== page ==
Together, more than 400 brave parents have given us an invaluable treasure: they have shared with us the painful, intimate wisdom they learned going though a devastating personal journey. Learning that your child is terminally ill from cancer is a crushing blow. Treatments have failed; hopes have withered. And you are faced with a terrible decision: should you tell your child what you have learned? Or should you try to protect your child from the bad news.
Many of us who have worked with dying children believe it’s usually best to be honest with the kids. Research suggests that most children benefit from this conversation. Many of them will respond that they already knew, were glad to be able to talk about it, and had specific ideas of what they wanted to do to leave a legacy. But parents may understand their children better than doctors and medical researchers. And what is it like for parents to tell their children that they are likely to die?
A nurse from Sweden, named Ulrika Kreicbergs, decided to find out. Along with her colleagues, she attempted to contact all of the parents in Sweden who had lost a child to cancer between 1992 and 1997. Among 561 eligible parents, 449 agreed to answer an anonymous questionnaire about their child’s death. The questions were simple and profound. “Did you talk about death with your child at any time?” (yes or no). Two thirds of the families (and thus the healthcare teams) never talked with the children about death. The children were never told.
Those parents who didn’t talk with their children were asked, “Do you wish that you had?. (yes or no). Those that did have the conversation were asked, ‘Do you wish you had not?’ (yes or no). All of the parents were asked, ‘When do you think your child realized that he or she was going to die?’ (responses ranged from ‘never realized,’ to ‘three or four years before the child’s death’). A series of questions also assessed whether the parents were now anxious or depressed. The compelling results, gems from these courageous, generous parents, were published in the September 16, 2004 New England Journal of Medicine.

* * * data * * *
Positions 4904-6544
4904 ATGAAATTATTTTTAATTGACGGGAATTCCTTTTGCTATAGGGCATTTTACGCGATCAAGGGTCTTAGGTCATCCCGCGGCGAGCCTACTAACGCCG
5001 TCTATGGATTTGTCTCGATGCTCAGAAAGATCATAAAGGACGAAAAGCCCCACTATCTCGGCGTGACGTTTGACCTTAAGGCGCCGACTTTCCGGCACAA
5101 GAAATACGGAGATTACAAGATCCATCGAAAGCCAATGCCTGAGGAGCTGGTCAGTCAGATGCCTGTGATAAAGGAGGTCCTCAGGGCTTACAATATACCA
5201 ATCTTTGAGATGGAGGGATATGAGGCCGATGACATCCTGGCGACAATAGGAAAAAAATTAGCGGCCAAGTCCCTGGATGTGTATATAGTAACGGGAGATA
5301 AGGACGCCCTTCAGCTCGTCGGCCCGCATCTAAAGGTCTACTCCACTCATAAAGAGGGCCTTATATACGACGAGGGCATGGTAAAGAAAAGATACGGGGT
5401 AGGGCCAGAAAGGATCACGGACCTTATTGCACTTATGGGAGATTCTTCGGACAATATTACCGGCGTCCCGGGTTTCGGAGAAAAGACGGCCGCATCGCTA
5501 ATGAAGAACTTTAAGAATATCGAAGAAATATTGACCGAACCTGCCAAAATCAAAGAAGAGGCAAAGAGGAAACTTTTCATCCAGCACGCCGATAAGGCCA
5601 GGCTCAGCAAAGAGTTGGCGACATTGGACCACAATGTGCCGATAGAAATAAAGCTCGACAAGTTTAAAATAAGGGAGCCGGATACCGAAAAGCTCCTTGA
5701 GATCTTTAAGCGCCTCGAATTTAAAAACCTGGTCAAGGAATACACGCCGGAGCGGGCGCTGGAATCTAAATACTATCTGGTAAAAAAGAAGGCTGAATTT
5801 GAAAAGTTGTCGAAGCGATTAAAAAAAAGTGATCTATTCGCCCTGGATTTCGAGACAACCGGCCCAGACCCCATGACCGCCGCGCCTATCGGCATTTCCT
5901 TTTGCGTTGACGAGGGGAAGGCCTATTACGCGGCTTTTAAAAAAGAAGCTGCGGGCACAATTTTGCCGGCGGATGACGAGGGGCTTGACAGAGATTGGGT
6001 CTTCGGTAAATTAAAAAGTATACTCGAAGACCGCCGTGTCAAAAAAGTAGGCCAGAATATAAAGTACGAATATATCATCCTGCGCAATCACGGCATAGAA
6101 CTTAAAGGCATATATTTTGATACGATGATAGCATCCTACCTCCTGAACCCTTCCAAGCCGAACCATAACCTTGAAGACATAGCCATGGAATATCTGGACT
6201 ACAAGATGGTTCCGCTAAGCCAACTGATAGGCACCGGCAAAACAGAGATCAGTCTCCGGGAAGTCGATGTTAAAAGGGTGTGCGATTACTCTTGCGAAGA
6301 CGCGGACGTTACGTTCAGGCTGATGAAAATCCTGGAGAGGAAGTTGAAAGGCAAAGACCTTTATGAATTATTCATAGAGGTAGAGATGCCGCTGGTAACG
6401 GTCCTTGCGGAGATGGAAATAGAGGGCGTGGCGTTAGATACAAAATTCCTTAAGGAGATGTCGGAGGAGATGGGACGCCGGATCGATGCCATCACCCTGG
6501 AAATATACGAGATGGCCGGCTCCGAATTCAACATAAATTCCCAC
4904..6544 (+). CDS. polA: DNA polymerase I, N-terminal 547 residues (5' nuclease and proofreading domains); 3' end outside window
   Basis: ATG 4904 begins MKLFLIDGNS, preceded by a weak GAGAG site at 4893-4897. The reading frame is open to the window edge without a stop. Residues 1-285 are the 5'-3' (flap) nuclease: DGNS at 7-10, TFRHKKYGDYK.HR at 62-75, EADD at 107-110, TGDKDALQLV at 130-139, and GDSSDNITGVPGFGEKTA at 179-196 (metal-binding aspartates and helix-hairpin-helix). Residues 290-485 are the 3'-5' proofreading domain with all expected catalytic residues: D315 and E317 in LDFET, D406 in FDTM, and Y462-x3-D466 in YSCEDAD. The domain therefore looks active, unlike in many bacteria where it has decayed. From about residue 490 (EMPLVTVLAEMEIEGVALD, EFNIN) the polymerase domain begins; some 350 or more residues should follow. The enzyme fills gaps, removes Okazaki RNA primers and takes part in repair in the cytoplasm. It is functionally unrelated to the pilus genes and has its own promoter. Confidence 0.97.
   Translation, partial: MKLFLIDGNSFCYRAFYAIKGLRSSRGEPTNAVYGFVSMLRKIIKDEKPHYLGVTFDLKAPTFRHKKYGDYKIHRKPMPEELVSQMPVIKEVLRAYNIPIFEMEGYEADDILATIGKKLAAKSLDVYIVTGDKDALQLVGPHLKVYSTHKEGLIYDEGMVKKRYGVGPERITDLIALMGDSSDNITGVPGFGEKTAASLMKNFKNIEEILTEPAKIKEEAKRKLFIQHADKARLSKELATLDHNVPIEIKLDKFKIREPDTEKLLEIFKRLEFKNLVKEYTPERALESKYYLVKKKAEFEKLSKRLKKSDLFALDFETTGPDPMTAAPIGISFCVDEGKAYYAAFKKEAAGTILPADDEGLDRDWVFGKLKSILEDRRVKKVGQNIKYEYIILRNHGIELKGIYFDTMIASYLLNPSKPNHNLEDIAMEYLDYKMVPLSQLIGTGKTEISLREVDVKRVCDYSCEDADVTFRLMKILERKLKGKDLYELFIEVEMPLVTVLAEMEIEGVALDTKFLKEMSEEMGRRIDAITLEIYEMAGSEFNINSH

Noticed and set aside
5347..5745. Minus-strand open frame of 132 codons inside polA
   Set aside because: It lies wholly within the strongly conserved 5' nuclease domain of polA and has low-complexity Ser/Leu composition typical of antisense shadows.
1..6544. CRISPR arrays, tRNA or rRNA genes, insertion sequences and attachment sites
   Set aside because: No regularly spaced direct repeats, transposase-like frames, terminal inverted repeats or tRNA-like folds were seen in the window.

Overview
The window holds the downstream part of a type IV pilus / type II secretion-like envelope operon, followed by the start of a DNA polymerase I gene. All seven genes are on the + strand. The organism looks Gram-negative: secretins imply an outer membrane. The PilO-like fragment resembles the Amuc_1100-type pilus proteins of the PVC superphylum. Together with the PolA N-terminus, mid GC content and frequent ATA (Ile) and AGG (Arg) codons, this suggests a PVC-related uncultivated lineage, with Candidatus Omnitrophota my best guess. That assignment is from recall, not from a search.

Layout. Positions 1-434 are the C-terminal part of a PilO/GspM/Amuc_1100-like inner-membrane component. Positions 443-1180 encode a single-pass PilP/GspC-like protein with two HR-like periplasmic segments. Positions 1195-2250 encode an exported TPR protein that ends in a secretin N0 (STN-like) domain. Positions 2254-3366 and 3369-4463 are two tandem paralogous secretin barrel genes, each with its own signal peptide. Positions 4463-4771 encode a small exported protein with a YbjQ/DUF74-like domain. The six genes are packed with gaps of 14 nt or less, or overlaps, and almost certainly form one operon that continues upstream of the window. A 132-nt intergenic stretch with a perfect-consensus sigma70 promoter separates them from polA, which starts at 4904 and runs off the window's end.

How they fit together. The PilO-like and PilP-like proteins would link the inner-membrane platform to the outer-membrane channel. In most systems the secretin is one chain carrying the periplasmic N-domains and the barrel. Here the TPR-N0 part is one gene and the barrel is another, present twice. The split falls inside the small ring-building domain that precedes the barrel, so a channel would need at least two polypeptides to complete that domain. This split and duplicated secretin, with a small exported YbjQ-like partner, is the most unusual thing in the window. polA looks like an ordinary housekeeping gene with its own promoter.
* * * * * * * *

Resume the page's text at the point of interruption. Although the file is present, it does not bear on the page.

None – not even one – of the parents who talked about death with their child regretted having done so; in stark contrast, almost one third of the parents who didn’t have this conversation now regret their choice. Regret is especially strong among those who believe that their child had become aware that he or she was going to die. Mothers were more likely to express later regret at not having talked than were fathers. Parents who didn’t talk with their children are now much more likely to be depressed and/or have symptoms of anxiety.
Even though two thirds of the children were never informed of their impending deaths, just over half of the parents (54 percent) believed that their children were aware of the situation. About 22 percent of parents believed their child sensed the truth sometime in the last week of life. They thought another 11 percent sensed it in the last two to four weeks. And 12 percent of parents believe their children knew the end was coming for one to three months before the end. Another 9 percent of parents believe that their children lived with the knowledge they were going to die for four months or more. I suspect that many more kids knew the truth than either doctors or parents noticed. I’ve talked with dying children who were concerned about protecting their parents, and who had become isolated, alone with their knowledge, trying to be strong. Talking about truth opens the door for everyone to comfort each other. For the child, their inner world (awareness of death) and outer world (what family and healthcare workers are saying) come together. I’m not surprised that research shows that honest, comforting conversation help most children.
But the gift of this Swedish nurse, her colleagues, and these hundreds of parents is the hard-earned wisdom that no parent regretted talking with a dying child about death. And nearly one third of those that didn’t talk with their child now wish that the moment for a heart-to-heart talk hadn’t so irreversibly passed them by in silence or make-believe. Thanks for sharing what you learned.
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